If you’re lucky enough to have a pantry, but unlucky enough to be a messie, you know it can be a pain. We had a pantry in our house in Germany… it was actually a closet off of our kitchen. So many times, I was tempted to just close the door and ignore it.
Just because you have a pantry doesn’t mean you have to stuff it full of food. You don’t HAVE to go to Sam’s Club or Costco every week just to fill the shelves. And you don’t have to buy stuff just because it’s on sale. Sometimes, buying in bulk can be a bigger inconvenience than the savings are worth.
Before you buy one more thing to put in your pantry, inventory what you have. Are there certain foods that you never seem to use? At one time, we had several cans of bamboo shoots and water chestnuts. We enjoy making Oriental food, but we don’t like those ingredients. We just kept buying them because the recipe called for them… but then we wouldn’t use them. Do you have more than two bags of flour or sugar? You probably don’t need to keep more than two bags of flour or sugar on hand, unless you run a bakery or a day care center. Do you have a kind of canned vegetable that always gets passed over at dinner time in favor of another? Make a note of that and don’t get those any more. Uneaten vegetables aren’t good for anyone.
Set aside the canned goods that you don’t and won’t use. Wipe them off (since I’m sure they’re dusty) and save them for the next post office or Boy Scout food drive. Or take them to your town’s food closet. Someone will appreciate your beets and water chestnuts.
To avoid making the same mistakes again, try planning your menus a week or a month ahead. This will especially help you if you live payday to payday, because it will help ensure you have food for each meal in the coming month. (Set aside some cash for milk and bread, maybe keep it in an envelope taped to your pantry door.)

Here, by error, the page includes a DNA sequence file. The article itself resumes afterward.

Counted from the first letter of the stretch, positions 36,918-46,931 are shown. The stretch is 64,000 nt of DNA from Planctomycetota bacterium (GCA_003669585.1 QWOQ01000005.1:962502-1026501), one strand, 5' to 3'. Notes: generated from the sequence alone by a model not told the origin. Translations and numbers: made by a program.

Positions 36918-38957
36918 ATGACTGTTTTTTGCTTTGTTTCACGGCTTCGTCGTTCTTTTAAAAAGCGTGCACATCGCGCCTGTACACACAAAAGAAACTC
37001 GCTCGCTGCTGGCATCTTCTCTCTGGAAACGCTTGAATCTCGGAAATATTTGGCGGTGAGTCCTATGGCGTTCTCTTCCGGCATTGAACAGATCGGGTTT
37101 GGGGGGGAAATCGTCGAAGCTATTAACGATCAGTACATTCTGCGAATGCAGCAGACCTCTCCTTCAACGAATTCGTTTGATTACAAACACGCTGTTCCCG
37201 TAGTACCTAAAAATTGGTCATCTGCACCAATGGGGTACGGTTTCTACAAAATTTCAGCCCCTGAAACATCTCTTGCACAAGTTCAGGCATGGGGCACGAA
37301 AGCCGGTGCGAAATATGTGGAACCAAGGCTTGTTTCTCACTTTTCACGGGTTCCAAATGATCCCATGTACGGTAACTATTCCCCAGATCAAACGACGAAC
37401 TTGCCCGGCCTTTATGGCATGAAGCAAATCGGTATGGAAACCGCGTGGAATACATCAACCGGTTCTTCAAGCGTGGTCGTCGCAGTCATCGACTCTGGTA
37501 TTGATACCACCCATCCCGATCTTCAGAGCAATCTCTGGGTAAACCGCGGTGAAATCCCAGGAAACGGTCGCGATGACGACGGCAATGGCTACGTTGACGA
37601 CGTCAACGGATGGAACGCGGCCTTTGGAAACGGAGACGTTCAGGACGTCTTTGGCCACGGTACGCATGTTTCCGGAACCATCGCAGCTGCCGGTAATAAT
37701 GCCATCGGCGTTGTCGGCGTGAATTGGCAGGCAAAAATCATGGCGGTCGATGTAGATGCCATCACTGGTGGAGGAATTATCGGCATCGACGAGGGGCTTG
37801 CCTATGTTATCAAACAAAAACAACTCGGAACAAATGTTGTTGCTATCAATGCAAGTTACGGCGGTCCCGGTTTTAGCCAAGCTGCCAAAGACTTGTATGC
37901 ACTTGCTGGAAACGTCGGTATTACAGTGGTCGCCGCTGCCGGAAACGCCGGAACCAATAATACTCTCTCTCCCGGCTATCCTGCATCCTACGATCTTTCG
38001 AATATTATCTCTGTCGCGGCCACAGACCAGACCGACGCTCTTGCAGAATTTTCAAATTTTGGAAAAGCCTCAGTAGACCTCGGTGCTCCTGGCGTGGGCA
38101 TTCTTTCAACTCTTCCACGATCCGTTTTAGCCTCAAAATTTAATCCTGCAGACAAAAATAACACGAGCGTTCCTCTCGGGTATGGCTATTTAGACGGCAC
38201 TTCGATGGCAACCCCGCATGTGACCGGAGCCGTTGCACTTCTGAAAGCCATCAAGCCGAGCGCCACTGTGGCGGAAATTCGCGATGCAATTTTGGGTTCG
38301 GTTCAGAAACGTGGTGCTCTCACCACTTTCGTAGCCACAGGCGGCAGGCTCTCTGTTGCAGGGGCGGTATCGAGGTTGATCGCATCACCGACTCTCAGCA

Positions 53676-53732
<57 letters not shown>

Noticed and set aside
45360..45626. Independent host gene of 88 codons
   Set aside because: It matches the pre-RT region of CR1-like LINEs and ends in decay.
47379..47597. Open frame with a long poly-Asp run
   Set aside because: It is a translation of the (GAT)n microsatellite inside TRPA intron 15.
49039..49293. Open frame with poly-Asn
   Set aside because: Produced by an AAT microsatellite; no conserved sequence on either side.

You have two options for storing the remaining food. You can store food in categories, all vegetables together, all fruits together, all soups together, or you can store them with other items you use with them… such as flour, sugar, brown sugar, baking soda, and chocolate chips together. Try one method, and if you don’t like it, try the other. I don’t have a pantry, but I store my food together as I would use it (tomatoes and canned beans for chili together on the same shelf is one example that comes to mind.)
You need a way to store the small packets of gravy and taco and chili seasoning. I keep mine in a drawer, but you can also use a large recipe card box or a small basket. Keep a different basket for Jell-o boxes and Kool-Aid packets.
Set aside a shelf for your children’s snacks. You can give each child a dish-pan to store snacks for the coming week. Label the dish-pans and put them on a shelf within your children’s reach (unless they would do better if you got them their snacks.) This way, they can grab their own snacks for school lunches or after school. You can ration snacks one week at a time for your kids.
Your pantry is not just for food. You can store appliances you don’t use very often. You can also keep some of your emergency supplies there… a flashlight, some candles, batteries, some gallon jugs of water, and other emergency supplies. You can also use your pantry to store extra dinner dishes and glasses… the ones you would use for a party or get-together, but don’t need for day-to-day meals.
If your pantry starts to get cluttered, yet you can’t find any food in there, it’s time to inventory your food again. Don’t buy the foods that just languish on your pantry shelves. No matter how many times you think you should add beets to your diet, if you won’t eat them, it’s a waste of money and space. Make sure you store what you do have in a way that makes everything easy to find.
If you have any pantry tips, use the form to the right to email me.